[F]iscal restraint is now the animating issue for moderate Americans. To take the looming $9 trillion in debt and balloon it further would be to enrage a giant part of the electorate.
This is a country that has always been suspicious of centralized government. This is a country that has just lived through an economic trauma caused by excessive spending and debt. Most Americans still admire Obama and want him to succeed. But if he doesn't proceed in a manner consistent with the spirit of the nation and the times, voters will find a way to stop him.
The president's challenge now is to halt the slide. That doesn't mean giving up his goals. It means he has to align his proposals to the values of the political center: fiscal responsibility, individual choice and decentralized authority.
That's quite a different tune than Brooks was singing last September, when he was screaming at the "nihilists" who voted against the bailout (for a few days, anyway), saying:
They still think the biggest threat comes from socialism and Walter Mondale liberalism. They seem not to have noticed how global capital flows have transformed our political economy.
We're living in an age when a vast excess of capital sloshes around the world fueling cycles of bubble and bust. When the capital floods into a sector or economy, it washes away sober business practices, and habits of discipline and self-denial. Then the money managers panic and it sloshes out, punishing the just and unjust alike.
What we need in this situation is authority. Not heavy-handed government regulation, but the steady and powerful hand of some public institutions that can guard against the corrupting influences of sloppy money and then prevent destructive contagions when the credit dries up.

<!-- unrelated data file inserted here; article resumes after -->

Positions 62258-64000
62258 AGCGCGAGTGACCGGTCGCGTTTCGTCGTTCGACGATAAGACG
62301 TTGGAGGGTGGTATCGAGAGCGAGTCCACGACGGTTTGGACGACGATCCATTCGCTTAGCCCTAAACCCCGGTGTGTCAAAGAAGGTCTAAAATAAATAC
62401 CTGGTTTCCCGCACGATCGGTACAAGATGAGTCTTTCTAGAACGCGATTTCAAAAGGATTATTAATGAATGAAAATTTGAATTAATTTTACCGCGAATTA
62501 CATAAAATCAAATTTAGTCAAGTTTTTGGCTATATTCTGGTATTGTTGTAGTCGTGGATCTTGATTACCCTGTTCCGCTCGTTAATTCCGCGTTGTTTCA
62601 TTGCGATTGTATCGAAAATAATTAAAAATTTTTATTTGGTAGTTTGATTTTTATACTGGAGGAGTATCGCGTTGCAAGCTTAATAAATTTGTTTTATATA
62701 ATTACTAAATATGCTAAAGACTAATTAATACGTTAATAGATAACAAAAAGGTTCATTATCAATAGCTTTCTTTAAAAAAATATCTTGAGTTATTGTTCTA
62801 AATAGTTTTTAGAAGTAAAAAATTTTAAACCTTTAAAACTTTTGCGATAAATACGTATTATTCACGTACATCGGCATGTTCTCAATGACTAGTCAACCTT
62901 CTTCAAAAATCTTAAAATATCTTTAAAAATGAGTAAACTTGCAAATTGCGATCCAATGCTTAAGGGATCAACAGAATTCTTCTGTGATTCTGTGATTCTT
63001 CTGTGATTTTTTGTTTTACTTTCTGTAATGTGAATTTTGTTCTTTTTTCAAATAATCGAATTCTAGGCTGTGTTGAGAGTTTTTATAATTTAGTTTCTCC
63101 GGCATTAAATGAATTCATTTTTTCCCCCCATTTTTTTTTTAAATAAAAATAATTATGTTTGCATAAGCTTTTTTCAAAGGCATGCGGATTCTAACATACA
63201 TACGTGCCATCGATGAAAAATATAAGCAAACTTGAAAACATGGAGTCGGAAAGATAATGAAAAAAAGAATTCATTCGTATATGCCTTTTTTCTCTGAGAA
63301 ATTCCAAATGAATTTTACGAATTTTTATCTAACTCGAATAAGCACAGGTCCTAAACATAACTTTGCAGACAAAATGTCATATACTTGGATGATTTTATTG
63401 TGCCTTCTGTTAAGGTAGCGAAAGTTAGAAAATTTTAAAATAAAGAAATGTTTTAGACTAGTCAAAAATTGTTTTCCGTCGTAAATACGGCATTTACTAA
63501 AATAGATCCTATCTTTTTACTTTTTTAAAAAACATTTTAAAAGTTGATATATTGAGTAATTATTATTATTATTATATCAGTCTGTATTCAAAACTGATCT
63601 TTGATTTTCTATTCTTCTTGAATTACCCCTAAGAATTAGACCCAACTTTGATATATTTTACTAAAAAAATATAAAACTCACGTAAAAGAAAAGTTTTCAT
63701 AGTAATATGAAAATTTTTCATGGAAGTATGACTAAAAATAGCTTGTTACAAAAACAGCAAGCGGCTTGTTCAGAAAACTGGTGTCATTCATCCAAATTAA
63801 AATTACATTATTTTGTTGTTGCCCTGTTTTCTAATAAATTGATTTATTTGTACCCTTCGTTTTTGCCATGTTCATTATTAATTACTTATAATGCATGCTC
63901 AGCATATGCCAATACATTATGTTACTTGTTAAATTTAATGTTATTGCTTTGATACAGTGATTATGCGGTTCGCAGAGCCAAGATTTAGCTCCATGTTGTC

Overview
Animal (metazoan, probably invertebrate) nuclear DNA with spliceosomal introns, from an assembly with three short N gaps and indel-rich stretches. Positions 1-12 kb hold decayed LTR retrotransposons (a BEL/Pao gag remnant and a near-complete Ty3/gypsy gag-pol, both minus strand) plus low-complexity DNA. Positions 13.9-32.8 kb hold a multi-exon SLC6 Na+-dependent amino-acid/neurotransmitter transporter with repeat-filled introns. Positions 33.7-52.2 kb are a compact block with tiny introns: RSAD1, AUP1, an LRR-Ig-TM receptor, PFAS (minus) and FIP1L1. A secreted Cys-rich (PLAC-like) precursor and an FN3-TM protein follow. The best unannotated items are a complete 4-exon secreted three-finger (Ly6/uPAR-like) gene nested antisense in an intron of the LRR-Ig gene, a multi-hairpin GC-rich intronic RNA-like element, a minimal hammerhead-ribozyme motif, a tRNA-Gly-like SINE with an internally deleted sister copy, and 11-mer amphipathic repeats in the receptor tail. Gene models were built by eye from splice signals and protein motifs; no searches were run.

Brooks' belated shout-out to "individual choice and decentralized authority" would have certainly been welcome during the two terms of a presidency that largely embraced Brooksian values of spreading democracy at gunpoint and bribing middle class voters with government goodies. Instead, he spent the Bush years fighting the libertarians in his head, and proudly heralding "the death of small-government conservatism" as we know it. Better opportunistic than never, I suppose.
UPDATE: Great new piece in The New Republic on "The Courtship" between David Brooks and Barack Obama. Sample:
"I don't want to sound like I'm bragging," Brooks recently told me, "but usually when I talk to senators, while they may know a policy area better than me, they generally don't know political philosophy better than me. I got the sense he knew both better than me."
That first encounter is still vivid in Brooks's mind. "I remember distinctly an image of–we were sitting on his couches, and I was looking at his pant leg and his perfectly creased pant," Brooks says, "and I'm thinking, a) he's going to be president and b) he'll be a very good president." In the fall of 2006, two days after Obama's The Audacity of Hope hit bookstores, Brooks published a glowing Times column. The headline was "Run, Barack, Run."
These days, the center-right Brooks frequently seems more sympathetic toward Obama than the liberal Paul Krugman. He has written columns praising Obama's Afghanistan policy, education proposals, and economic team. Even on broad areas of disagreement–deficit spending, the sprawling stimulus bill, health care reform–Brooks tends to treat Obama and his administration with respect. "My overall view," Brooks told me, "is ninety-five percent of the decisions they make are good and intelligent. Whether I agree with them specifically, I think they're very serious and very good at what they do."